There were several times that Joseph would open up to us and share his feeling of missing his parents and some other difficult things that were happening in his life.  We cried together.  By the end of the week, we knew saying good-bye was going to be hard.  I forgot to mention that we had an appointment earlier in the week with the US Embassy to get Joseph a tourist visa to visit us.  It was denied.  It was clear that getting him to our home, even for a visit was out of the question.  We decided that we all wanted to go back to Joseph’s “home” to drop him off before we caught our plane.  This is what we saw.
Day 6 Joseph Goodbye 008
Joseph sleeps on the bottom bunk.
  Day 6 Joseph Goodbye 004
Just outside his room
Day 6 Joseph Goodbye 013
Several feet from Joseph’s room, live the smelly cattle.
Day 6 Joseph Goodbye 002
This is Joseph’s room.   He has no net (until we bought one for him) and has suffered from Malaria many times.  Several mangy, bloody dogs are scattered about.
Day 6 Joseph Goodbye 003
While we were in the north we saw poverty much, much worse than that of the situation Joseph is living in.  But, as sad as all of that was for me to see, nothing compared to the sadness I felt leaving him there alone in a bad situation.  We were all so full of emotion.  The mood was very somber.  Then, it came time to say good-bye.  A moment we were dreading. 
Day 6 Joseph Goodbye 020
We cried together under a mango tree and we walked away, a hole in our hearts. 
Day 6 Joseph Goodbye 021

I love this boy
Day 6 Joseph Goodbye 024
We left him, there alone, without a mother and a father.  After getting through security at the airport, Shawn and were all alone for the first time since we had arrived in Uganda.  We literally had not had one moment together to talk.  We sat down, emotionally drained, exhausted and completely devastated.  Shawn looked at me and said, “We know what we have to do”.  I said, “What”? And he replied, “You know”.  I said, “I need to hear you say it”.  To which he replied, “We need to bring him home”.  It was very emotional.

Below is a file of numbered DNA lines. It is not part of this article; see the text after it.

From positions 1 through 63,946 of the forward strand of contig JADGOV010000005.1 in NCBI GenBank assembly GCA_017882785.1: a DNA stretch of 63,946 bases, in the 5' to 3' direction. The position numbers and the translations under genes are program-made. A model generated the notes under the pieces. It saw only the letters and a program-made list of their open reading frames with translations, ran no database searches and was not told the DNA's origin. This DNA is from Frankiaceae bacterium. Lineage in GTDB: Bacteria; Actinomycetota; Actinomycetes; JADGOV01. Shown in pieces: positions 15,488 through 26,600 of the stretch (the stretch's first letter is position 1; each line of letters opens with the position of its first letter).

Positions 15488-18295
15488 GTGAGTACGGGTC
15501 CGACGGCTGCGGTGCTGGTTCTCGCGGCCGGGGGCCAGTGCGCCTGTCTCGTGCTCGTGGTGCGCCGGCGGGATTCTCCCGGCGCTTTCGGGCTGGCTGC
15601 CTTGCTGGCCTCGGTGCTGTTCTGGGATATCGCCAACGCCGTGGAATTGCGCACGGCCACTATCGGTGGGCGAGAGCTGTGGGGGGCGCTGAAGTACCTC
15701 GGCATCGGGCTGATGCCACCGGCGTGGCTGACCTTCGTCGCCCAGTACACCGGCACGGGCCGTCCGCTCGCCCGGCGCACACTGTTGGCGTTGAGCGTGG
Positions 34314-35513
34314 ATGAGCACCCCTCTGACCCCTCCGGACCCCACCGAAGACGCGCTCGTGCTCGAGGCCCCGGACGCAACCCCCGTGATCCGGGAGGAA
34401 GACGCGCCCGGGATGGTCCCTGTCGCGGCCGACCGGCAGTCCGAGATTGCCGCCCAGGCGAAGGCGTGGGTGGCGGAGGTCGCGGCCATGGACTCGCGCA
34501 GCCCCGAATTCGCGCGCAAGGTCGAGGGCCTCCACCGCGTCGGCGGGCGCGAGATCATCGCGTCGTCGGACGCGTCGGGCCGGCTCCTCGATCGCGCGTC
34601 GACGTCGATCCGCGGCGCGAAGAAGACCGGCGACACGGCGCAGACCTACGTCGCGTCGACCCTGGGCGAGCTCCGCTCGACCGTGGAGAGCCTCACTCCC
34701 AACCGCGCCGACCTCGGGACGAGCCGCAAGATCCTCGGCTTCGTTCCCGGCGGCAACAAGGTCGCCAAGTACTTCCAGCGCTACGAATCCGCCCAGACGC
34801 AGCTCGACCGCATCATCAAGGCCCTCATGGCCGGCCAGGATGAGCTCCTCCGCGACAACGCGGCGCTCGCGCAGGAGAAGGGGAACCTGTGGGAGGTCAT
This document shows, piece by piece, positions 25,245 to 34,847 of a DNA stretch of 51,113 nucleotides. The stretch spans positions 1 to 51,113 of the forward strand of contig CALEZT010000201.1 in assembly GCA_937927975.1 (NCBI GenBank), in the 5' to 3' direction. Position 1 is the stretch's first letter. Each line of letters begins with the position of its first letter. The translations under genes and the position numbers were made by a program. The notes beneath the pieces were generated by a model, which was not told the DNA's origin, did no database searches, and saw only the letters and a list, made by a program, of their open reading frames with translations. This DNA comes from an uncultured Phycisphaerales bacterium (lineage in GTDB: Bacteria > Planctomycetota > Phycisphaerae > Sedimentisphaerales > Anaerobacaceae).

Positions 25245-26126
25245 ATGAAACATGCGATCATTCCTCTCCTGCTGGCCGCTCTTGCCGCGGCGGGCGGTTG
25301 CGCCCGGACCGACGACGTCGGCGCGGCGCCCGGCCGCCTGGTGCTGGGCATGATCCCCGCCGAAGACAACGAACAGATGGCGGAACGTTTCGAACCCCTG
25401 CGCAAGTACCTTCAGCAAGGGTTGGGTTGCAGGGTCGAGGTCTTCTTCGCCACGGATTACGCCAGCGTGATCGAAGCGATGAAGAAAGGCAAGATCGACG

We got home, life hit us in the face like a ton of bricks and I thought several times, “Are we out of our minds”?  Doubt set in.  Uganda is not an easy place to adopt.  So many things can go wrong.  How can my family afford to have me or Shawn gone again when we have to go to court in Uganda?  What if we get stuck for a lengthy period of time?  What if people pass judgment on us?  How will he do in school?  How will it effect our other children.  What if we can’t afford it, what if, what if, what if?  Well, the bottom line is, it is going to be difficult.  There is no way around that.  I am not a “spiritually” blessed person.  I don’t feel like I have inspiration very often.  That is why when I feel like God is calling us to do this, I believe it with all of my heart.  I am trusting that it will all work out.  Trusting that miracles will happen. Trusting that the wonderful friends and family that I have will embrace him and treat him like he belongs.  So now, we start our journey to Joseph.  We’re coming son.  We will not give up until you are home.